This was our entry to the Cornell MAE427 Fall 2000 truck competition. The project was offered by Prof. CHK Williamson as an alternative to doing a short lab report for our third and final fluid mechanics experiment. Needless to say, everyone opted for the competition.
The goal of the competition was to design and build a truck that would win a race down a standard pine wood derby track. The trucks run down a ramp, and then race over several meters of flat track to the finish line, where a nifty array of 6 photoluminescience sensors indicate which of the six trucks finished first. So the design objectives favored aerodynamic trucks that took maximum advantage of the gravitational potential energy from the ramp.
Our rig, the "Heir Apparent", sports a free-spinning pinwheel on top to meet frontal profile requirements (there were no cargo volume requirements for some reason). The theory is once the pinwheel gets spinning, incoming air doesn't see the pinwheel blades in profile, but rather edge-on, thus reducing pressure drag.
We probably could have used pinwheels for the cab and trailer too, but we were pressed for time. We just quickly molded a 3D airfoil shape inspired by, but based on no particular NACA airfoil. The body was covered with heat-shrink sheet plastic commonly used to build model airplanes. This gave it low skin friction plus a nice shiny finish.
The chassis of the car needed to stay pretty much stock, with the articulating joint. We just tried to minimize the number of wheels we had to reduce friction, and practiced applying the right amount graphite dust (you've heard of "liquid" ball bearings, this stuff is literally powdered ball bearings on a microscopic scale).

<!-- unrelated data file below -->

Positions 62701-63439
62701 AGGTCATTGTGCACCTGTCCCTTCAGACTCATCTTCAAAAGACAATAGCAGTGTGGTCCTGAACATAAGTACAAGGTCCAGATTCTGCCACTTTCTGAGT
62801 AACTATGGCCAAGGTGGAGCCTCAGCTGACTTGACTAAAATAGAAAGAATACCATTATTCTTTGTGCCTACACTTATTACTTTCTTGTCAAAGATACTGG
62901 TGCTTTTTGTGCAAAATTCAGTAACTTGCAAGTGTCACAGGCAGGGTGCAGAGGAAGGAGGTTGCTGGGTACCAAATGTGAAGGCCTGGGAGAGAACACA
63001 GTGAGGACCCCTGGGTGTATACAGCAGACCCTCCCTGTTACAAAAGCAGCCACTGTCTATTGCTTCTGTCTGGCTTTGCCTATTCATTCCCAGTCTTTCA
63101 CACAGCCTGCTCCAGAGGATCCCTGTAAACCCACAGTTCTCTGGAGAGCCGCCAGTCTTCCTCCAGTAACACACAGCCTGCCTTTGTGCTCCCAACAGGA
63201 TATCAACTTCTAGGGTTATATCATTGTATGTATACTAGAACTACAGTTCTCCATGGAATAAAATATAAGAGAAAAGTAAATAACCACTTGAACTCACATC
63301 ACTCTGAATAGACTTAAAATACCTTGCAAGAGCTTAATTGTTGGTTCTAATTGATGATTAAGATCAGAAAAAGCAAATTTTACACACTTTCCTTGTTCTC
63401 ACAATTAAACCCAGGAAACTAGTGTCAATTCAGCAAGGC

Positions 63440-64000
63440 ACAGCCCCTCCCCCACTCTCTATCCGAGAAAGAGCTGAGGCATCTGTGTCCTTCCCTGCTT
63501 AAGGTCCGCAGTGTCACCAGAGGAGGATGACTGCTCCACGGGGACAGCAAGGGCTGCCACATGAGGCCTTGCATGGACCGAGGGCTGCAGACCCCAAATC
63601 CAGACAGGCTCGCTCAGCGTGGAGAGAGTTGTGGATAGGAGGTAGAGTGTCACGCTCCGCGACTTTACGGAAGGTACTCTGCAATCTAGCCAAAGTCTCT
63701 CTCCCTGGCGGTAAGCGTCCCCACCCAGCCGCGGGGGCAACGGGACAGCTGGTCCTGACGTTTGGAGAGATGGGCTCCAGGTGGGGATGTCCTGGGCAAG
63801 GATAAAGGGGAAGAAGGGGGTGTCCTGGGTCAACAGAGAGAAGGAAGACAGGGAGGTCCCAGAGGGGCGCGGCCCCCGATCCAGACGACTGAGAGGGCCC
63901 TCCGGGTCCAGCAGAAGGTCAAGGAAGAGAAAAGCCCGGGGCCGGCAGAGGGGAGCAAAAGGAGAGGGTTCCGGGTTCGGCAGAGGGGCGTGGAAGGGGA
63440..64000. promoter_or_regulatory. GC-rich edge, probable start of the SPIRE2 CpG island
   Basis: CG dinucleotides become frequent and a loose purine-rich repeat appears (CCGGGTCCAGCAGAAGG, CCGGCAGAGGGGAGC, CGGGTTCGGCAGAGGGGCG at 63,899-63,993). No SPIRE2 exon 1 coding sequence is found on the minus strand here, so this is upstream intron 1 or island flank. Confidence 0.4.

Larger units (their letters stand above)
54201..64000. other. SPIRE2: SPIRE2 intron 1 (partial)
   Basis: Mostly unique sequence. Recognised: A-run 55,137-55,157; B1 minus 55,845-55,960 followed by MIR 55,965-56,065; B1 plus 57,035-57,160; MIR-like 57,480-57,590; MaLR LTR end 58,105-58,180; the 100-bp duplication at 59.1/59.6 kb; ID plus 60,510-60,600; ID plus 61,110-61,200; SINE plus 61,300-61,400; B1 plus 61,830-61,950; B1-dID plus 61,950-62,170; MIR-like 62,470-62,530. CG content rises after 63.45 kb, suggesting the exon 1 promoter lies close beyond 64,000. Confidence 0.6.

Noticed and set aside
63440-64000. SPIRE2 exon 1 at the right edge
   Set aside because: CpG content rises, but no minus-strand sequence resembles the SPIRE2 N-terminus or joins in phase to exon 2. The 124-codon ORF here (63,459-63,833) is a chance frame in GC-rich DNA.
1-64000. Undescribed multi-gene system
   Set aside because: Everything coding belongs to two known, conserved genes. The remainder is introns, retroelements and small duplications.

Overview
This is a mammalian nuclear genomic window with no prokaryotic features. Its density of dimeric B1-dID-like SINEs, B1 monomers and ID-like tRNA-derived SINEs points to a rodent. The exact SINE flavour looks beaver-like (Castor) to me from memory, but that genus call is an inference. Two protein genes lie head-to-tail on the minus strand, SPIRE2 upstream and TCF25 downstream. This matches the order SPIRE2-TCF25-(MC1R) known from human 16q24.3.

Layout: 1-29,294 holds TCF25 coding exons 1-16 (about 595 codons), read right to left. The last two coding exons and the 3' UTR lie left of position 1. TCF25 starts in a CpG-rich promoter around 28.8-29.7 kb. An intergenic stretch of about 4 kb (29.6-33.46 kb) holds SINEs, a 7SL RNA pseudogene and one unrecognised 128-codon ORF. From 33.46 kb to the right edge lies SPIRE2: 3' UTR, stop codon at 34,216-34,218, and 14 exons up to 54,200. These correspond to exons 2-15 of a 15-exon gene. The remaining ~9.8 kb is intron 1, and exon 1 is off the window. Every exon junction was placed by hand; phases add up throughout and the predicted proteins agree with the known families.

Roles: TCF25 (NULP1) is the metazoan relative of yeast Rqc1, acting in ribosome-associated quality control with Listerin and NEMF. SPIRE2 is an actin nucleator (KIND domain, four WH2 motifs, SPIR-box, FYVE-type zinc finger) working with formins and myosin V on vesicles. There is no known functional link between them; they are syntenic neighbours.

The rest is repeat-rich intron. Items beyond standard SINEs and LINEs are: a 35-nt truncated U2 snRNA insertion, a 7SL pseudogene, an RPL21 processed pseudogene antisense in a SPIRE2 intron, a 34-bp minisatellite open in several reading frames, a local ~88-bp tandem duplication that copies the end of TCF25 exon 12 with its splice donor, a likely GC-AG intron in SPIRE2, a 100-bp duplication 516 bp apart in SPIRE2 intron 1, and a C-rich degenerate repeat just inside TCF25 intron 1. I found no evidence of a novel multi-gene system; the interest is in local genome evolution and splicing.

To maximize our gravitational potential energy on the ramp, we glued lead weights as far back as possible in the trailer. We added as much weight as we could up to the weight limit. We probably could have hollowed out the cab and trailer to move more weight to the rear, maybe next time.
One last cheat - wooden dowel rods would rotate down to launch all six contestants simultaneously. We noticed that by cutting a notch on the front underside of the truck, the truck could inch forward slightly while these dowels were rotating down, giving it a very slight advantage.
We did pretty well... the truck made it to the semifinals out of roughly 50 entries. Since the pinwheel was octagonal in shape, the corners would slightly violate width restrictions when it spun. Surely enough, during the semifinals run, the pinwheel struck an adjacent truck and stopped spinning a few times during the races, which turned the pinwheel into a giant airbrake for a few crucial moments. The 6 finalists were pretty close to each other in race times, meaning they must have been pretty close to optimal. So the fact that our truck made it to the semifinals meant that we were close to the optimal time considering the relatively little amount of work and refinement we put into our vehicle.